The growth of municipal waste is a common challenge found in the urbanised cities of Greater China, but the question of how to manage municipal waste is controversial.
Wong examines the politics of managing municipal waste in three cities of Greater China: Guangzhou, Taipei, and Hong Kong. She looks at the controversies that arise from the issue and the consequent politicisation of the various solutions that are adopted. Focusing particularly on the dynamics of policy actors in the three cities, she compares the different political situations in each with the others. This provides a valuable lens through which to explore the larger issue of the political transformation of Environmental Management in the Greater China region.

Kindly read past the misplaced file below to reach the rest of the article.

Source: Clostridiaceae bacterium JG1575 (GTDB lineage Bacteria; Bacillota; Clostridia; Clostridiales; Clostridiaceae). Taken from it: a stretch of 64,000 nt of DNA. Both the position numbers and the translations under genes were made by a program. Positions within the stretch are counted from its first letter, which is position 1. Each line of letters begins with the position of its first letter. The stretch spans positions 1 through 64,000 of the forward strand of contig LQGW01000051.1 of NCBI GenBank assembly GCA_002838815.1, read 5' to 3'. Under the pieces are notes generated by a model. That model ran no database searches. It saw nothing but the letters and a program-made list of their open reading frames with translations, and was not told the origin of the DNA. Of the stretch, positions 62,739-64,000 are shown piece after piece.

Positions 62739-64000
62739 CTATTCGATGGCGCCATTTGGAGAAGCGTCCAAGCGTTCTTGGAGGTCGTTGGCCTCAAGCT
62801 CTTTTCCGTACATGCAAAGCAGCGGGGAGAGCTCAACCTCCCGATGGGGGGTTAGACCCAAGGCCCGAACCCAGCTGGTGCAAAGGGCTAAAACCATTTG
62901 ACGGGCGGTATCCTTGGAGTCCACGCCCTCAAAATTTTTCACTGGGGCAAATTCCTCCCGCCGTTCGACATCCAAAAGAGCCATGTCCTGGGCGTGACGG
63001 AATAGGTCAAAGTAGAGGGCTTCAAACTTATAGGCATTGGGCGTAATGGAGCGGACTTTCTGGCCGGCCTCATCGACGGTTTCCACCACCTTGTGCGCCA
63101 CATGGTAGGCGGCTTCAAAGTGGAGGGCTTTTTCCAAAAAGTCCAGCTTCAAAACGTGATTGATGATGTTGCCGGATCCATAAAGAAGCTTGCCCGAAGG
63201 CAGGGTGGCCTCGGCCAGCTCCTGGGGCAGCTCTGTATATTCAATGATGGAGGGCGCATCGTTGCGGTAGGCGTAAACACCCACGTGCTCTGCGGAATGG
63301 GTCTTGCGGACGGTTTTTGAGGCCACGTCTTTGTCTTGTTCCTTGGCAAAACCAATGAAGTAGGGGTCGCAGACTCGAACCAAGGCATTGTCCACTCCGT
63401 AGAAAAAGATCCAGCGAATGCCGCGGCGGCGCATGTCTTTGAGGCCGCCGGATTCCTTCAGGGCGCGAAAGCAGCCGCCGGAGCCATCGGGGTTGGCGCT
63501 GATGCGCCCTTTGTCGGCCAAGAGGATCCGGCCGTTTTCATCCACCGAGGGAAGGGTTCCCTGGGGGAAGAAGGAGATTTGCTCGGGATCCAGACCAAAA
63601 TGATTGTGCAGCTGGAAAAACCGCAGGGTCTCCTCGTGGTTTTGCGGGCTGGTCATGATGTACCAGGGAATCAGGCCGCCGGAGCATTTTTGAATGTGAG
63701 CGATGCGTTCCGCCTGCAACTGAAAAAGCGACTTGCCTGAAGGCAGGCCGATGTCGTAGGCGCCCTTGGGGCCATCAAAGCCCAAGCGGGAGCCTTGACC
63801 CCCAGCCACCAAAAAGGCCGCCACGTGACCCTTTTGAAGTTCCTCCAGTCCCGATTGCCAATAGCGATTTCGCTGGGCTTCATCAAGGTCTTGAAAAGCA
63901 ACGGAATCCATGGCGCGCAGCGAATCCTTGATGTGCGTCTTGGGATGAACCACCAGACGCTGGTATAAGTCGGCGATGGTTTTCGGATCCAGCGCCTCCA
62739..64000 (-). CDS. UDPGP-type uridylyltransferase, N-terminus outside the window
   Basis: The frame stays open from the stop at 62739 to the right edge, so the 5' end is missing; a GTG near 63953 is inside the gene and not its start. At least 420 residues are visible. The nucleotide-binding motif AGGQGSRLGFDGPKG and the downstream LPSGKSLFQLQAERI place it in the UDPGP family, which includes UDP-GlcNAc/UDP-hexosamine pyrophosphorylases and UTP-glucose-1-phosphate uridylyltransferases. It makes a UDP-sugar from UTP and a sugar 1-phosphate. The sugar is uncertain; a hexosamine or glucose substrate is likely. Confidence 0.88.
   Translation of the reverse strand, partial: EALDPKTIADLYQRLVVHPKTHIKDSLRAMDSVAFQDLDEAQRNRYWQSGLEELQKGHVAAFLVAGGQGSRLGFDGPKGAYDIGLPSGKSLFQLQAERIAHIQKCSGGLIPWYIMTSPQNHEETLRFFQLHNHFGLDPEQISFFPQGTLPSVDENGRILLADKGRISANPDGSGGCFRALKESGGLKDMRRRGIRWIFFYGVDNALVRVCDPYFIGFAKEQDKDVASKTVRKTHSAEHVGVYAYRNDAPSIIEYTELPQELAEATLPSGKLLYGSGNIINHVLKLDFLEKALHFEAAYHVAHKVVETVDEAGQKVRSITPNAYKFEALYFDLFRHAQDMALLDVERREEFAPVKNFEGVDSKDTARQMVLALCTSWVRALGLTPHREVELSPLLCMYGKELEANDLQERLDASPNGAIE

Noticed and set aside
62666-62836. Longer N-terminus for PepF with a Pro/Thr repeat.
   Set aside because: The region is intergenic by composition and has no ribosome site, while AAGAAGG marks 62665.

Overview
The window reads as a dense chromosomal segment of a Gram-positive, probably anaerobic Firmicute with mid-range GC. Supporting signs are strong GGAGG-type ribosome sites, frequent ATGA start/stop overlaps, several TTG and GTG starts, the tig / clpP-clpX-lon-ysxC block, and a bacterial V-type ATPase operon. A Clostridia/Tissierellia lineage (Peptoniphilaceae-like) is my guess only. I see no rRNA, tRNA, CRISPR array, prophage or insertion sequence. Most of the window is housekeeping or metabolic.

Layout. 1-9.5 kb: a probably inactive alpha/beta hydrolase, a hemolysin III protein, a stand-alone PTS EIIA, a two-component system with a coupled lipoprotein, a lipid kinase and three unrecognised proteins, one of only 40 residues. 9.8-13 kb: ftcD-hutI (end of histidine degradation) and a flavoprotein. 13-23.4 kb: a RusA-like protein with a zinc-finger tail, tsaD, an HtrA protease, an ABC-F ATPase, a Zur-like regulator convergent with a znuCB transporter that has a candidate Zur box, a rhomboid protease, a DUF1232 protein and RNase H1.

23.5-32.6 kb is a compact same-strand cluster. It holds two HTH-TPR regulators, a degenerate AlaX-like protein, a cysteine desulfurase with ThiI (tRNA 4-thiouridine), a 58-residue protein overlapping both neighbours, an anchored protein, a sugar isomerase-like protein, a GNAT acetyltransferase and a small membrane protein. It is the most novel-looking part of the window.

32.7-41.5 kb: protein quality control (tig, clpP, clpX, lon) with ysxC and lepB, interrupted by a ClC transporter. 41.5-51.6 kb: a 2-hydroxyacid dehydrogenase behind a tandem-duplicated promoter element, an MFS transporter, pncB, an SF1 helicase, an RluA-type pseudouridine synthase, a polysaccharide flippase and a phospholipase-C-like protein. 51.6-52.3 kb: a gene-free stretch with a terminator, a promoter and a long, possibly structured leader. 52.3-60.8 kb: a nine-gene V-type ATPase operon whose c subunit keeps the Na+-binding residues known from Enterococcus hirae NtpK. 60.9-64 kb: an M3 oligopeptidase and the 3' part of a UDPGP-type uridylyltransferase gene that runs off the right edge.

A compelling insight into environmental policymaking in Greater China, for scholars studying the dynamics of Chinese politics.
Table of Contents
Preface 1. Introduction: An Analytical Framework of Understanding the Context of Politics of Municipal Waste Management in Greater China 2. Political Context of Greater China: A Glance View 3. From Waste Battle to World’s Miracle: Municipal Waste Politics in Taipei City 4. Guangzhou: Roles of Public Participation in MSW Governance 5. Hong Kong: Unresponsive Collective Action in MSW Politics 6. Policy Transfer in Municipal Waste Management: the "Taipei model" and its impacts on the Greater China Region 7. Conclusion: Same Thought but Different Results
Natalie Wai Man Wong is a visiting fellow in the Department of Public Policy, City University of Hong Kong.